Airbnb listings in gentrifying New York City neighborhoods are causing higher rent and gentrification, displacing residents and attracting wealthier ones.
It’s a story many New Yorkers are familiar with. After years of eating at their favorite mom-and-pop restaurant or grabbing a coffee at their local bodega, it’s suddenly gone. And in its place is a Chase Bank, a Whole Foods, a Starbucks or some other corporation or fast-food chain.
Gentrification is a massive issue in New York City — increasingly pushing low-income residents, minorities and local businesses out of their familiar neighborhoods as they gradually transform into the “next hottest block.”
People from all over the United States move to NYC hoping to live out their big-city dreams — but the neighborhoods these new residents tend to seek out are gentrified or are at-risk of gentrification. With the influx of these out-of-towners, who tend to be whiter and wealthier than the current residents, further gentrification and displacement occur.
But how do these new residents determine which neighborhoods are trendy and desirable? A 2018 study points to at least one of the perpetrators: Airbnb.
The study, titled “The High Cost of Short-Term Rentals in New York City,” was conducted by David Wachsmuth and other researchers from the McGill University School of Urban Planning. The findings are based on properties in frequent use on Airbnb, which Wachsmuth defined as those available for 120 days and occupied for 60 days. The data is from September 2014 through August 2017, and the study was funded by a “politically influential” hotel workers union, according to Politico.
In the study, it was found that “nearly three-quarters of the population in neighborhoods at highest risk of Airbnb-induced gentrification across New York are non-white.”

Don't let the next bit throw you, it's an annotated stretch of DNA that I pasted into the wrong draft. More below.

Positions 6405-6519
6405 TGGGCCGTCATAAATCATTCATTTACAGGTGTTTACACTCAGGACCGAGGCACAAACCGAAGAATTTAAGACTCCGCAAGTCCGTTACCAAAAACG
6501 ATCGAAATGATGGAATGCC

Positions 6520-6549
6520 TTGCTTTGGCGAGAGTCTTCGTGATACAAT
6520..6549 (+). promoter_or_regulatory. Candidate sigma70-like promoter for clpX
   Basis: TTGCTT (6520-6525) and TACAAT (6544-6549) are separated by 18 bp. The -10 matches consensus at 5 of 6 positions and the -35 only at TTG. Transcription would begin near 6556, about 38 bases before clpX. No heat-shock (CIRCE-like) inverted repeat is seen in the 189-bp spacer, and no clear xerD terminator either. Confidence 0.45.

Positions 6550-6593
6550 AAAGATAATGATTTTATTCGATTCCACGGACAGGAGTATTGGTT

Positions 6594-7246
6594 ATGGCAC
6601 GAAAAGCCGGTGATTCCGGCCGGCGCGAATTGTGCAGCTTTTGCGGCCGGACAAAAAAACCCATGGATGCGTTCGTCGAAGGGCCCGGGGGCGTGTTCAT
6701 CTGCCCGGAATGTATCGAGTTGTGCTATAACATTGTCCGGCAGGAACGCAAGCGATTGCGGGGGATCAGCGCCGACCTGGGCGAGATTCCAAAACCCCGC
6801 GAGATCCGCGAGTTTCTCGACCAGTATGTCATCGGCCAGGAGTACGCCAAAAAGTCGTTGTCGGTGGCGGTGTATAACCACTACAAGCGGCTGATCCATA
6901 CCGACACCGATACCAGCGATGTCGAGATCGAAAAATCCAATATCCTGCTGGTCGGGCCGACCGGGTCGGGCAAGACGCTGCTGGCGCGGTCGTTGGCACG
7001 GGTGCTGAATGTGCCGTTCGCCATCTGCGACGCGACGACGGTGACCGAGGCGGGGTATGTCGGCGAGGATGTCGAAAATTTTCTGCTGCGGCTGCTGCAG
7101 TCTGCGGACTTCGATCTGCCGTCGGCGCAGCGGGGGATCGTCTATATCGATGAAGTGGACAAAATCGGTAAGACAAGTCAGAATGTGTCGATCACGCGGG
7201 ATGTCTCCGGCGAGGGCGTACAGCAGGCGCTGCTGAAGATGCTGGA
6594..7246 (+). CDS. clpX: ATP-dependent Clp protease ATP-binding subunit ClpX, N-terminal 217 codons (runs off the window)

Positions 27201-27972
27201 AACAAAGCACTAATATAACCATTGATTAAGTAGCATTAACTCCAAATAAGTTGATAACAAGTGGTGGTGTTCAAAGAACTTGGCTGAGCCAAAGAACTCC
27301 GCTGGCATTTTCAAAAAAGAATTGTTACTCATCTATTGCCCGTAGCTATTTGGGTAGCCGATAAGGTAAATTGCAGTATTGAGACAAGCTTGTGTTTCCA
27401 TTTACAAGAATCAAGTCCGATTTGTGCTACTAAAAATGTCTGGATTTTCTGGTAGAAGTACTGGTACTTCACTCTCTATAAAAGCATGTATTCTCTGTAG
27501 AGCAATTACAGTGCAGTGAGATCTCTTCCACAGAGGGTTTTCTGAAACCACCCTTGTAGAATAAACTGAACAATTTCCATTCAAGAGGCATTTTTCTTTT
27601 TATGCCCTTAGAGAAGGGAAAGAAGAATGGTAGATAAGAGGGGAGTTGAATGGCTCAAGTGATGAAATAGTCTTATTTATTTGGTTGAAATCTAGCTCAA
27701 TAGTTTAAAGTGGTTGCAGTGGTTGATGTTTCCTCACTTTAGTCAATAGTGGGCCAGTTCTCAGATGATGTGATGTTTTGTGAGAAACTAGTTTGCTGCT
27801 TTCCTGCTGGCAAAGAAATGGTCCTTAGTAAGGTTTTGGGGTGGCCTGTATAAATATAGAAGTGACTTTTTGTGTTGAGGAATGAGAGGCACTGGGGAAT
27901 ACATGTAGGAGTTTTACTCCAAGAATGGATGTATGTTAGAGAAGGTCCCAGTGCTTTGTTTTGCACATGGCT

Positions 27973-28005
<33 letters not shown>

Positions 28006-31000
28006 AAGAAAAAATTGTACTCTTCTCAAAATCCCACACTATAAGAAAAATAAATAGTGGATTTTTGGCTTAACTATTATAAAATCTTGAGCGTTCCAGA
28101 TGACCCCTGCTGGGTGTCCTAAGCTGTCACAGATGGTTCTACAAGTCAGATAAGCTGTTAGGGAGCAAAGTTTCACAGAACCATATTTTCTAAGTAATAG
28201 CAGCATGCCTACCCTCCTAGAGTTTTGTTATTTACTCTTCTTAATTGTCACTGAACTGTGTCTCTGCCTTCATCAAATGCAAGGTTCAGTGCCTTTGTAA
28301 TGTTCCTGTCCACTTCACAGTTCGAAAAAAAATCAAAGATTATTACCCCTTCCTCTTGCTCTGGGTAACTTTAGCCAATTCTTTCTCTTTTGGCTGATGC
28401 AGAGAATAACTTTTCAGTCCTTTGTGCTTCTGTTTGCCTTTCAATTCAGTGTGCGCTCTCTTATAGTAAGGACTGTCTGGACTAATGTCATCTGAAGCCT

To put this further into perspective, a 2017 study by InsideAirbnb found that even in “predominately Black New York City neighborhoods, Airbnb hosts are 5 times as likely to be white.” This is an issue because these white Airbnb hosts, who are new to the neighborhood, are making more money on Airbnb than their Black counterparts, who have likely resided on the block for years. Citing the same study: “White Airbnb hosts in Black neighborhoods earned an estimated $160 million, compared to only $48 million for Black hosts.”
This is worrying because as the Airbnb listings cause desirability to go up in these gentrifying neighborhoods, rent will get higher, causing these Black and low-income residents to be forced to move elsewhere.
Below is a map of some of New York City’s gentrified neighborhoods and their average nightly Airbnb rates, created using data from InsideAirbnb and Furman Center’s State of New York City’s Housing and Neighborhoods. It serves as a visual example of Airbnb’s influence on gentrification, with expensive Airbnb listings scattered throughout the NYC boroughs (Staten Island was excluded from this graphic). Manhattan, already thoroughly gentrified, had the highest average nightly price with the newly-gentrified Lower East Side being priced at $212. Brooklyn is currently undergoing extensive gentrification, with most Airbnb listings showing a “very high” or “moderate” price point.
If a person were to rent out an Airbnb in Lower East Side for a month, it would cost them $6,382. This is a higher rate than what residents pay to rent their apartments. The bar chart below shows that in some of New York City’s most gentrified neighborhoods, staying in an Airbnb listing for an entire month will cost someone more money than traditionally renting.
This disparity in traditional rent and Airbnb listings has caused the median rent in New York City as a whole to rise dramatically, causing problems for long-term residents who can’t afford the higher rent. The aforementioned McGill University study found that median rent in the city increased by 1.4% throughout the study. This brought up the rent by $380, but in more popular parts of Manhattan, the increase was as substantial as $700.